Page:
Roger Eberhard's photo series, Shanty Town Deluxe, shows a dozen South African shacks made of corrugated steel, painted in faint and friendly colors. It could be an ethnographic photographic typology study. And it is, in a way. But as we all know, pictures can lie and deceive.
This is really a study of cynical marketing to an elite new class promoting Poverty Tourism with none of the pain and all of the perks of modern comfort and convenience.
“Shanty Town” is actually a four star hotel in the heart of South Africa that offers visitors a township experience without ever having to set eyes on people who are actually suffering: a fabricated township built so that its wealthy clientele can pretend to slum it “within the safe environment of a private game reserve”.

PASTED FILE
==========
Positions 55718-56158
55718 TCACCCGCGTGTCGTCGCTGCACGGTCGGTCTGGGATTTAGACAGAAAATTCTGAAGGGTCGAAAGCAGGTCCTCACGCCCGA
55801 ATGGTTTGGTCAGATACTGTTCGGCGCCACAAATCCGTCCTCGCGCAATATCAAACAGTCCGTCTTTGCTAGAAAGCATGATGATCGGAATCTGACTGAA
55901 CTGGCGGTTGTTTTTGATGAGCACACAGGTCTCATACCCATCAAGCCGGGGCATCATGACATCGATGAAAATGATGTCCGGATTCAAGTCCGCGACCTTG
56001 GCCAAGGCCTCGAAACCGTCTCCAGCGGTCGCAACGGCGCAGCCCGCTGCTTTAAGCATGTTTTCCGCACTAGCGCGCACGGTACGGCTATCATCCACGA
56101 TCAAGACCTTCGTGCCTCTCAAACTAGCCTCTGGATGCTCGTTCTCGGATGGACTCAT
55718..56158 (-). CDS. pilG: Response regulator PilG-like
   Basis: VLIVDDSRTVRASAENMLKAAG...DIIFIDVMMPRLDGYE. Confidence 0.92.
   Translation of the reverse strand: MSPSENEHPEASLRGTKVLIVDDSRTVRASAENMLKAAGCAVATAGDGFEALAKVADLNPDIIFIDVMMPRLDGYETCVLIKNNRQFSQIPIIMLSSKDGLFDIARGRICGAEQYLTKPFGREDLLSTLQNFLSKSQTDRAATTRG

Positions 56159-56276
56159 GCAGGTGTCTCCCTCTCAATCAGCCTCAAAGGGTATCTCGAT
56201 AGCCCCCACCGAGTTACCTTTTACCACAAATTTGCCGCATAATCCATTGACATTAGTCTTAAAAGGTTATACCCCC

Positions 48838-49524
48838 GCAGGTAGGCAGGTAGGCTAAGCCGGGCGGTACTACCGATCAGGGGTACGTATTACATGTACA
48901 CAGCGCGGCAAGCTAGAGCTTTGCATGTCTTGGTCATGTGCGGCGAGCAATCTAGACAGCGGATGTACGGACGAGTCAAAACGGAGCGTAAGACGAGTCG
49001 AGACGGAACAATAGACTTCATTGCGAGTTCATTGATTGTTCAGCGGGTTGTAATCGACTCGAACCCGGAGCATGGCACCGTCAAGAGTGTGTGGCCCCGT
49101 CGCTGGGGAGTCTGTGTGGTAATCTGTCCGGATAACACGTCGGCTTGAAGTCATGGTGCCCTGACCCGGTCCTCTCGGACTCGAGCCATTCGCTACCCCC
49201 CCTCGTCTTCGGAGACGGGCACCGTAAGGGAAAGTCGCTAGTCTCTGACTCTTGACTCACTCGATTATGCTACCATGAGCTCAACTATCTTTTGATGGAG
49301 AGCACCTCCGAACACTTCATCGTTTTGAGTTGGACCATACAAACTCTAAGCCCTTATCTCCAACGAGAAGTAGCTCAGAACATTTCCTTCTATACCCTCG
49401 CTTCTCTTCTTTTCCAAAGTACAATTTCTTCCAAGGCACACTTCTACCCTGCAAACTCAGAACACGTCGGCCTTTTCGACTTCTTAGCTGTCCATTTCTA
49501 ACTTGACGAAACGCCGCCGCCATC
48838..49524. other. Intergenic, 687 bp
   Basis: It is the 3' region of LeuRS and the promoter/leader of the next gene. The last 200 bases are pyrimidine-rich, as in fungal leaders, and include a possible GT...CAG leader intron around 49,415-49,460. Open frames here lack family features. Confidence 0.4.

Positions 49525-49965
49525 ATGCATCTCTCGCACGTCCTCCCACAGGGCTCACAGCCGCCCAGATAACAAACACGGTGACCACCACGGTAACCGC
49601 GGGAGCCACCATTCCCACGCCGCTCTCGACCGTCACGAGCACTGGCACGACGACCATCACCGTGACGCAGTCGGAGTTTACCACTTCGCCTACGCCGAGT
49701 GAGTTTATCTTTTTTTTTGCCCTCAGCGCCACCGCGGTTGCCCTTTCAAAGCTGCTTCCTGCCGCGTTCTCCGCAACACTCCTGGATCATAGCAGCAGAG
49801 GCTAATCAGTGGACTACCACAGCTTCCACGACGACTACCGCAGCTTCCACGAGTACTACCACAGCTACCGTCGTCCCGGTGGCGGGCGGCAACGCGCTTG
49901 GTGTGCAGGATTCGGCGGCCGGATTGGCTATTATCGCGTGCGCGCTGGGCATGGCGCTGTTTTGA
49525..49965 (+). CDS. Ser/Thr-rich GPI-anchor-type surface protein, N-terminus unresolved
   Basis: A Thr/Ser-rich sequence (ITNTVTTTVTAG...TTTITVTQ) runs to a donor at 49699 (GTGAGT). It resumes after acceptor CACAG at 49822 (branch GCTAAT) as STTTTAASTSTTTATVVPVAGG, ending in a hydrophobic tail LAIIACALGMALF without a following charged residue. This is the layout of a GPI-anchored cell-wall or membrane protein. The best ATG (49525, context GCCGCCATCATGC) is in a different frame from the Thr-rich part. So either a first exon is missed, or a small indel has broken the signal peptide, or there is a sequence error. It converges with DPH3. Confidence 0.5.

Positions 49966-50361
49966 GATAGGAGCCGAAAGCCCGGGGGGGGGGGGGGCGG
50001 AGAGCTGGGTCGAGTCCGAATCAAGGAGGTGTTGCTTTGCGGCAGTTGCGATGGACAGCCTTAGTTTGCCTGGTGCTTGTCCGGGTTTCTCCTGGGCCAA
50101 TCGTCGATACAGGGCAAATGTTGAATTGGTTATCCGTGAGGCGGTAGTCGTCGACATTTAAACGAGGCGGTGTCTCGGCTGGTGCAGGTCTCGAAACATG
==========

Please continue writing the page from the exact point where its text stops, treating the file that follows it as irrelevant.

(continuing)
Poverty as a cultural heritage. Poverty as a theme park, with air conditioning and wifi.
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In the only Maoist village in China, the housing and electricity are free, the healthcare is provided—but underneath the harmonious, untroubled surface lies a deep uneasiness about the projected image of perfection.
This book won the First Photobook Award 2013, but for our taste, the images are too self-consciously "artistic" without much to engage either intellect or emotions.
This Soviet-era entertainment complex was created right in the middle of Kiev on two islands in the river — in peaceful times, it is still a popular spot for water sports and fun in the sun.